# Physics and the 'i' (mathematical term)

1. Feb 25, 2006

### Pengwuino

Do imaginary numbers ever manifest themselves in the physical world as we know it? And when I say that, i mean do they ever appear in solutions to problems that we know have physical meaning and aren't in the solutions or derivations purely as mathematical shortcuts?

Hopefully this question makes sense as im not well versed on that advanced of mathematics.

2. Feb 25, 2006

### franznietzsche

In quantum mechanics and in Electronics. They are used to seperate orthogonal quantities.

3. Feb 25, 2006

### topsquark

As far as the appearance of anything physical, usually an "i" will show up in something, such as an exponential term, that represents a quantity leaving a system. In particular it often shows up in a damping term in oscillatory motion or as the source term of an energy "bleed" where energy is leaving a system.

-Dan

4. Feb 25, 2006

### Pengwuino

topsquark,

Are imaginary numbers the only way to correctly show the system or is it just a mathematical shortcut?

I gotta stop asking questions where i don't expect to understand half of the responses....

5. Feb 25, 2006

### topsquark

I suppose if we knew everything we would be able to have a theory to track, say, what happens to the energy of an electric field as it penetrates a nonconductor and attribute the energy loss to the molecules in the non-conductor. That's a perfect world and as there are rather many molecules in even a small sample of matter, I doubt anyone is going to work on the problem in the near future! :tongue:

Still and all, there are many places in which "i" is useful...so many that I don't know where Physics would be without it. One of my favorite spots in Physics is when we try to describe a Quantum Field Theory for spin 1/2 particles. There is something called a "Grassman Algebra." A Grassman algebra consists of a set of "anti-commuting complex numbers." That is to say all of the elements of the set may be represented by a+ib. But in this algebra (a+ib)(c+id) is not the same as (c+id)(a+ib), in fact one is the negative of the other! The use of this algebra is not a mere mathematical trick: in order for the field theory of spin 1/2 particles to give any sort of realistic results we MUST have such a set of numbers. In this part of Physics, at least, "i" is a very real number. (Sorry, I couldn't help the pun! )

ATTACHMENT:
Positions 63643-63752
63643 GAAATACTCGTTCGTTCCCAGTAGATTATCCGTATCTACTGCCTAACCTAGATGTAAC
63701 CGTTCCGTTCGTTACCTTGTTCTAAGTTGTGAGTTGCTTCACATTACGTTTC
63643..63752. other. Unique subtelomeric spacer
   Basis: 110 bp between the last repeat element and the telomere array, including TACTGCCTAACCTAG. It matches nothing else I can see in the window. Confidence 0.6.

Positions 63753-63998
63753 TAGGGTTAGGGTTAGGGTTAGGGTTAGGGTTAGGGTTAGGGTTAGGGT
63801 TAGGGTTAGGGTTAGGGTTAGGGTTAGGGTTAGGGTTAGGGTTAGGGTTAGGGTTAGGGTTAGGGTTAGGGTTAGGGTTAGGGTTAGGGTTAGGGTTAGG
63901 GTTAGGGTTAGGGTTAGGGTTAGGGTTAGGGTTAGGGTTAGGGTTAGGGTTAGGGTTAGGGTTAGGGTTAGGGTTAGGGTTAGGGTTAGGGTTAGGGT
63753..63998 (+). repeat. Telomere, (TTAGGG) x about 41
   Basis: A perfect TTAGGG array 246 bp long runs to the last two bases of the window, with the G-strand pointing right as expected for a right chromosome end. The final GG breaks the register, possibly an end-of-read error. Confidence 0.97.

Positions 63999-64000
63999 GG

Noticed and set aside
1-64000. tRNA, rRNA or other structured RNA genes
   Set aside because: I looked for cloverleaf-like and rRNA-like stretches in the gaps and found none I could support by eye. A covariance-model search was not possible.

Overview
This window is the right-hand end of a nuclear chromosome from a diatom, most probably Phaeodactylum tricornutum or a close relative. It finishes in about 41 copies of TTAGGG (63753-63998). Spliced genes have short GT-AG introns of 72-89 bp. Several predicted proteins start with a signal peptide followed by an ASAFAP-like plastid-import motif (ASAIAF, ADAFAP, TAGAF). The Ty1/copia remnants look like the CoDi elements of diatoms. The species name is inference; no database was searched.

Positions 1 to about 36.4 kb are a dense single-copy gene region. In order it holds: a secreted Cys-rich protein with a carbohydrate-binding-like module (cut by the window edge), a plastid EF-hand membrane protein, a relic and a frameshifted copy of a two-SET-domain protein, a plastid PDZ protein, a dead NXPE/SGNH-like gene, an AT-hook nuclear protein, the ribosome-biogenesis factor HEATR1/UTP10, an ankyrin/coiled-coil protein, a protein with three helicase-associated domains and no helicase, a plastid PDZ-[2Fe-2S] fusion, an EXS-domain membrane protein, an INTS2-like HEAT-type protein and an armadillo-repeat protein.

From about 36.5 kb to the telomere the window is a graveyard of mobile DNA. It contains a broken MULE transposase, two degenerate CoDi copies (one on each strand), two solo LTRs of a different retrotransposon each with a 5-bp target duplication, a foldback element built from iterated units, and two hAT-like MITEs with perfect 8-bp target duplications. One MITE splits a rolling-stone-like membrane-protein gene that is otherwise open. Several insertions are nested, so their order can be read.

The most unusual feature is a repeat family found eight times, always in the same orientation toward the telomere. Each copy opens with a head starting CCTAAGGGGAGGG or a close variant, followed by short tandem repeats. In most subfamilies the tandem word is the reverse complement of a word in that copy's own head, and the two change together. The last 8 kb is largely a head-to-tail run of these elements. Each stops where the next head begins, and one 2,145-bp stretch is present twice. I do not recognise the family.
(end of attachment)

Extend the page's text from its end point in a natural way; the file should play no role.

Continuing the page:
-Dan

6. Feb 25, 2006

### Pengwuino

So the answers yes and ive learned to stop asking questions where the answers will leave me speechless adn confused haha

7. Feb 26, 2006

### MiGUi

Complex functions are sometimes useful, but physics quantities must be real. In QM, observables are hermitian operators, so its eigenvalues are real. We use, for example, imaginary exponentials to make it easier cause it is hard to work with trigonometric functions.

8. Feb 27, 2006

### Meir Achuz

They are just a math shortcut. It could all be done with trigonometry, but physicists hate trig for good reason.

9. Feb 27, 2006

### Hurkyl

Staff Emeritus
Of course, real numbers aren't the only way to represent things either. You can express everything in terms of the number "0" and the "increment" operation... and arranging them in clever ways.

Of course, it would be very cumbersome to do that -- so we use real numbers for things that are well described by real numbers, and complex numbers for things that are well described by complex numbers.

The predjudice against complex numbers is just a historical thing from back in the day when numbers really meant lengths of curves, areas of shapes, and other similar things.

10. Feb 27, 2006

### HallsofIvy

Staff Emeritus
All numbers are "mathematical shortcuts"!

11. Feb 27, 2006

### Integral

Staff Emeritus
One could say that any oscillation is a manifestation of imaginary numbers. We use Trig functions to hide the fact that imaginary exponentials are the more fundamental mathematical construct.

12. Feb 27, 2006

### chroot

Staff Emeritus
Actual physical measurements are always real, as has been said.

Complex numbers make life easier for many fields, like quantum mechanics, but one is not required to use them. You can always just cast your system in terms of a two-dimensional variable (that's all a complex number really is -- a two-dimensional vector) and proceed as usual.

- Warren

13. Feb 27, 2006

### Hurkyl

Staff Emeritus
Of course, a real number is nothing more than a special kind of complex number, so you're working in the complexes anyways. :tongue:

Know someone interested in this topic? Share this thread via Reddit, Google+, Twitter, or Facebook

Have something to add?